The research team used an innovative analytic approach called “microscaled proteogenomics” that they previously developed (Satpathy et al, 2020) to analyze tumor biopsies taken from TNBC patients prior to treatment with carboplatin and docetaxel combination chemotherapy. Data from standard DNA and RNA sequencing approaches were integrated with mass spectrometry-based proteomics and phosphoproteomic analyses to derive more complete molecular portraits of treatment-responsive versus treatment-resistant tumors.
“The proteomic analysis of pretreatment biopsies uniquely revealed metabolic pathways that were associated with resistance to treatment, including fatty acid metabolism,” said Anurag, also a member of Baylor’s Dan L Duncan Comprehensive Cancer Center. When the team considered both proteomics and gene expression data together, they observed that sensitivity to chemotherapy was marked by higher DNA repair signatures, interferon gamma signaling and immune checkpoint components. These data suggest a multi-omics predictor for chemotherapy response is within reach.
The team then conducted analyses that triangulated treatment response, chromosomal deletion or gain and concordant decreases or increases in mRNA and protein expression. This led the team to determine that a deletion on chromosome 19, located in a region called 19q13.31-33, was associated with resistance to chemotherapy treatment. Of the hundreds of genes deleted in this location, expression of the DNA ligase gene LIG1 was one of the mostly consistently suppressed genes at both the mRNA and protein level. In model systems, and in other TNBC data sets, loss of expression and/or deletion of LIG1 was associated with selective carboplatin resistance and poor clinical outcome.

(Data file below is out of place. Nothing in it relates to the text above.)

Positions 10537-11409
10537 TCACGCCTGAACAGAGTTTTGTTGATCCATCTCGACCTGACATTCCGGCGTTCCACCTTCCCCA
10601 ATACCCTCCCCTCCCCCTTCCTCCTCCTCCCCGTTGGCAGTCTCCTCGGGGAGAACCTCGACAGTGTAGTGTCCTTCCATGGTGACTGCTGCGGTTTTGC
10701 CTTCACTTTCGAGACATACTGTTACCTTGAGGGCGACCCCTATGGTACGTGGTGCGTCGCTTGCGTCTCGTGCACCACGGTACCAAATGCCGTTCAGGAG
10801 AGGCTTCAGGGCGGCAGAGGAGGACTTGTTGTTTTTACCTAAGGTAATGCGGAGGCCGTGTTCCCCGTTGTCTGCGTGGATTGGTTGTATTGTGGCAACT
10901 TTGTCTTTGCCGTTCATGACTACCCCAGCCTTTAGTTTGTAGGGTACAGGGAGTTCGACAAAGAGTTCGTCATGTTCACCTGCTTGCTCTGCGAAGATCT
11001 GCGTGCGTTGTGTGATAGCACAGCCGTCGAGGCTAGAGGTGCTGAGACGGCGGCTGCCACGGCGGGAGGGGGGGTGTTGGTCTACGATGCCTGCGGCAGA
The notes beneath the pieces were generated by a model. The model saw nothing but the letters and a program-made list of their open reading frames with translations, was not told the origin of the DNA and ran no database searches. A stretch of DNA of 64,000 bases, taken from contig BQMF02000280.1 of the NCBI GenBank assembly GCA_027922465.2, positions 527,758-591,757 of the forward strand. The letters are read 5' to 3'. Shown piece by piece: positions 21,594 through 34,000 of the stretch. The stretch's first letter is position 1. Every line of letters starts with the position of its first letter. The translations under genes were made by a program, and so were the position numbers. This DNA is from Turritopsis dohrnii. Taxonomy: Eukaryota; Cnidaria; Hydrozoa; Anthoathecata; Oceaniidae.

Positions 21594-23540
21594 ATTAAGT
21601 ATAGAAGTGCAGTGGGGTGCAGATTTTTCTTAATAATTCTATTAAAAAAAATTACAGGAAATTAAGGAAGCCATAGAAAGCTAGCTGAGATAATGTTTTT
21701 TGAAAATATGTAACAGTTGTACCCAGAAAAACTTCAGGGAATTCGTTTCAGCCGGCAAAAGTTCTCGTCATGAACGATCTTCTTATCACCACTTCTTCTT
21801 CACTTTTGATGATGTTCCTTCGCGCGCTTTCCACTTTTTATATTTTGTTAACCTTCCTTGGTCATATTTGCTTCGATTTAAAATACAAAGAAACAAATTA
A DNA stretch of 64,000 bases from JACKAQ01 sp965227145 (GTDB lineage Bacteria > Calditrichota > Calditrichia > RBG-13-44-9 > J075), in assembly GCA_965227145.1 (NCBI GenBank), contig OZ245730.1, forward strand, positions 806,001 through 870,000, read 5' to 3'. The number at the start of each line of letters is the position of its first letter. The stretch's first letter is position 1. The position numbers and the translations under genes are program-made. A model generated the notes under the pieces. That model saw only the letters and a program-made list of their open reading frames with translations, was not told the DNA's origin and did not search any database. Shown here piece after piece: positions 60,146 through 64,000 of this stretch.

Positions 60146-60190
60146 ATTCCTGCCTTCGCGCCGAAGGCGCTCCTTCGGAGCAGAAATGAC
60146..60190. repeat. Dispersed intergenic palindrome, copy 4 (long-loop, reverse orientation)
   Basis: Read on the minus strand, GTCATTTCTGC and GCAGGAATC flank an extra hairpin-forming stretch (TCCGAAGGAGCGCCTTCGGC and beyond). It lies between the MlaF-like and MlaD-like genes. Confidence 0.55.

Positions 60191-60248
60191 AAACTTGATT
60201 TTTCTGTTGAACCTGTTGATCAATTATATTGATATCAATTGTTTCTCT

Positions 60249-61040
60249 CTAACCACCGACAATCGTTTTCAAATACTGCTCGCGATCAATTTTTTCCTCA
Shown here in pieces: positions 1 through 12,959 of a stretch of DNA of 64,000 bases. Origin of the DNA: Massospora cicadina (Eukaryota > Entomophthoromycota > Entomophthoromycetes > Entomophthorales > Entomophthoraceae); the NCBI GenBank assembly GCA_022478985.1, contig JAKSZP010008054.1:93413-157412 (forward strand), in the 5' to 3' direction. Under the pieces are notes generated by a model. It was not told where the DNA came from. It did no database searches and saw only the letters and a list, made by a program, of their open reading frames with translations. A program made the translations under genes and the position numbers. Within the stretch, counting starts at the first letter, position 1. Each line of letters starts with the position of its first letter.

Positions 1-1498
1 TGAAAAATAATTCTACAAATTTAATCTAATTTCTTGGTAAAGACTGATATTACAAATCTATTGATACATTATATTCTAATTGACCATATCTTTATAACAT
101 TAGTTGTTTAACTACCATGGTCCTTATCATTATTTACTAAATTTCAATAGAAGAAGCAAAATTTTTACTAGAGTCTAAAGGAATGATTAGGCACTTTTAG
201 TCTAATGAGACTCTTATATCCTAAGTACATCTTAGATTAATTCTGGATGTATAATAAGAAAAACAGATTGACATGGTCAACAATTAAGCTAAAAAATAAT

Dr. Matthew Ellis, a McNair Scholar at Baylor and director of the Lester and Sue Smith Breast Center at the time of this research, and Dr. Steve Carr, senior director of the Proteomics Platform and an institute scientist at Broad, who together orchestrated the analysis, said, “This groundbreaking study clearly reveals the power of combining microscaled proteogenomic analyses with careful clinical research to produce new insights into the nature of cancer.”
LIG1 is a critical component of lagging strand DNA synthesis that connects Okazaki fragments (small DNA segments that must be connected to complete the synthesis reaction). Interestingly, the lagging stand DNA polymerase POLD1 is frequently co-deleted with LIG1, suggesting a multigenic mechanism is in play. Lagging-strand synthesis components are generally considered essential to cellular survival but here reductions in the levels of these enzymes are associated with marked chromosomal instability in multiple cancer types and selective carboplatin resistance in TNBC. Mechanistic studies are underway to determine how the genome is destabilized and how tumors with LIG1 deletion can be more effectively treated.